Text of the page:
08 December, 2020

The Hospice Trees of Remembrance located throughout the community’s shopping hubs have special significance this year.

As well as inviting shoppers to write on a cardboard ‘bauble’ in honour of a loved one who has died, every tree is a tribute to Orewa resident Carolyn McCondach MBE, a gifted artist and hospice visionary.

Carolyn died at Harbour Hospice in October after a difficult illness, leaving a legacy that permeates almost every aspect of the local hospice service.

Carolyn in her studio blog

The ‘Light up a Life Christmas Tree Appeal’ was one of many campaigns Carolyn established to drum up awareness and support for hospice as it was building its service in the North Shore, Hibiscus Coast and Warkworth/Wellsford communities.

The Christmas campaign has endured for more than 30 years, along with the hospice shops, partnerships with community groups and the patient and family services that Carolyn helped set up as a trustee, fundraiser and visionary.

Her husband Stuart said Carolyn hoped to establish a children’s hospice after their daughter Louise died of leukaemia in 1981, at the age of 14. Carolyn was "extremely disappointed” by the manner of Louise’s dying and began investigating the concept of specialist palliative care for young patients.

When she came across a fledgling group in Takapuna calling themselves the North Shore Hospice Society, “she quickly pounced, moved in and, in true Carolyn fashion, took the show over and became chairperson”, Stuart said.

In 1988, the North Shore Branch of the Hospice Foundation of Auckland became the North Shore Hospice Trust with Sir Robert Muldoon as Chair. Carolyn was a founding trustee.

She overcame her nerves to speak to organisations such as Rotary, Lions, Probus, Kiwanis and Bowling Clubs, developing lasting relationships. It was with a contact made with the Devonport Lioness Club that she launched the Light up a Life Christmas Tree Appeal, envisioning that the trees would one day be in every centre on the North Shore. Carolyn’s daughter Fiona designed the two cards – a candle and a remembrance wreath – that donors would hang on the tree for the next two decades.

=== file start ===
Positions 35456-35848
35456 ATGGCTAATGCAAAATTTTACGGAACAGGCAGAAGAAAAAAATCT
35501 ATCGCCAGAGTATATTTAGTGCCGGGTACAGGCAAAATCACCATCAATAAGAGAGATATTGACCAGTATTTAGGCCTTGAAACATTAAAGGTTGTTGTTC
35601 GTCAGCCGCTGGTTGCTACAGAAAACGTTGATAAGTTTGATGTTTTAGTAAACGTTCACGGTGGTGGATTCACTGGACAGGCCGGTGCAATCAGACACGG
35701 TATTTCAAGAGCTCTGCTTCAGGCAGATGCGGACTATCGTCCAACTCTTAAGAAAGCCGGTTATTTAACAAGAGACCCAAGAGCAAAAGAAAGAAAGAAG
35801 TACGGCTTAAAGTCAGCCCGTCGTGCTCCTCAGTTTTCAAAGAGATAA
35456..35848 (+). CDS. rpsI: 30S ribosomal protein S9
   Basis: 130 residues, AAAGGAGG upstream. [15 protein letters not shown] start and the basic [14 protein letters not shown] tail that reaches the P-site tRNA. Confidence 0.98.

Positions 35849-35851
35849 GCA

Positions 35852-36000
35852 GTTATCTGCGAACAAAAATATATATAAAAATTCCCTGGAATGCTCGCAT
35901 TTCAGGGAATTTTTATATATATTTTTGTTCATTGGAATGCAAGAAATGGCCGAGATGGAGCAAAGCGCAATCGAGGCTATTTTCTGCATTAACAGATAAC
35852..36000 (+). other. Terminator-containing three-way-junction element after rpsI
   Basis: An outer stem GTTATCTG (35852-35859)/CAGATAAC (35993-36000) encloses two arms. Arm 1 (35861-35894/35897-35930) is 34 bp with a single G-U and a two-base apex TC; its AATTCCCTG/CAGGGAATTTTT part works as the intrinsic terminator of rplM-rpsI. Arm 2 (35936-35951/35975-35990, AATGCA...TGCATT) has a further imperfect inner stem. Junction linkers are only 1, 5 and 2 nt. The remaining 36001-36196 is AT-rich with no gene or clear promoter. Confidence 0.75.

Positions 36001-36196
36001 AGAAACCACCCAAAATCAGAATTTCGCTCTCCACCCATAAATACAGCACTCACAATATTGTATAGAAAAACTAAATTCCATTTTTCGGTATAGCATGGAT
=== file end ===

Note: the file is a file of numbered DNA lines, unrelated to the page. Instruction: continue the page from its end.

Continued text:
Working with her fashion designer brother, Colin Cole, Carolyn held a fashion parade that raised enough to pay the hospice coordinator’s salary for a year. She formed a formidable partnership with founding committee member Elsie Tillett, and together they started the hospice shops.

Wilf Marley, who is still on the Harbour Hospice Trust, was a great source of help and encouragement. He visited Carolyn in hospital a few months ago and reminded her of their excitement when they raised their first $100,000. Today, Harbour Hospice fundraises over $4 million a year.

By July 1987 the hospice had 90 active homecare volunteers from Devonport to Whangaparaoa, Orewa, Warkworth and Wellsford. That year a survey by GPs found that 24% of requests for terminally ill patients to be admitted to hospital were unsuccessful, and 19% were turned down more than once.

The hospice branch made a commitment to providing inpatient facilities and sought four beds in an appropriate hospital. Carolyn later noted that she had “fond memories of trundling around the North Shore” with other committee members, inspecting private hospitals and rest homes for potential hospice beds.

In 1989, Carolyn met a group of women belonging to a Share Club whose portfolio had been devastated by the recent financial crash. She persuaded them to establish a Women’s Fundraising Committee and raise funds for a hospice inpatient unit.

Carolyn chaired this fundraising group for seven years and organised a Christmas Fair, the Right Royal Ball and Starganza. She established an annual tennis tournament which raised over $90,000 in its best year. Carolyn said, “It makes me smile to remember these men, all managing directors of their own businesses, on their knees, stuffing envelopes and licking stamps”.

In 1991 Carolyn was awarded an MBE for services to the community.

She served on the hospice trust for 25 years and after retiring, turned her extraordinary talents to being ‘Super Nana’, running beautiful events with her friend Sue, and creating a breathtaking legacy of art.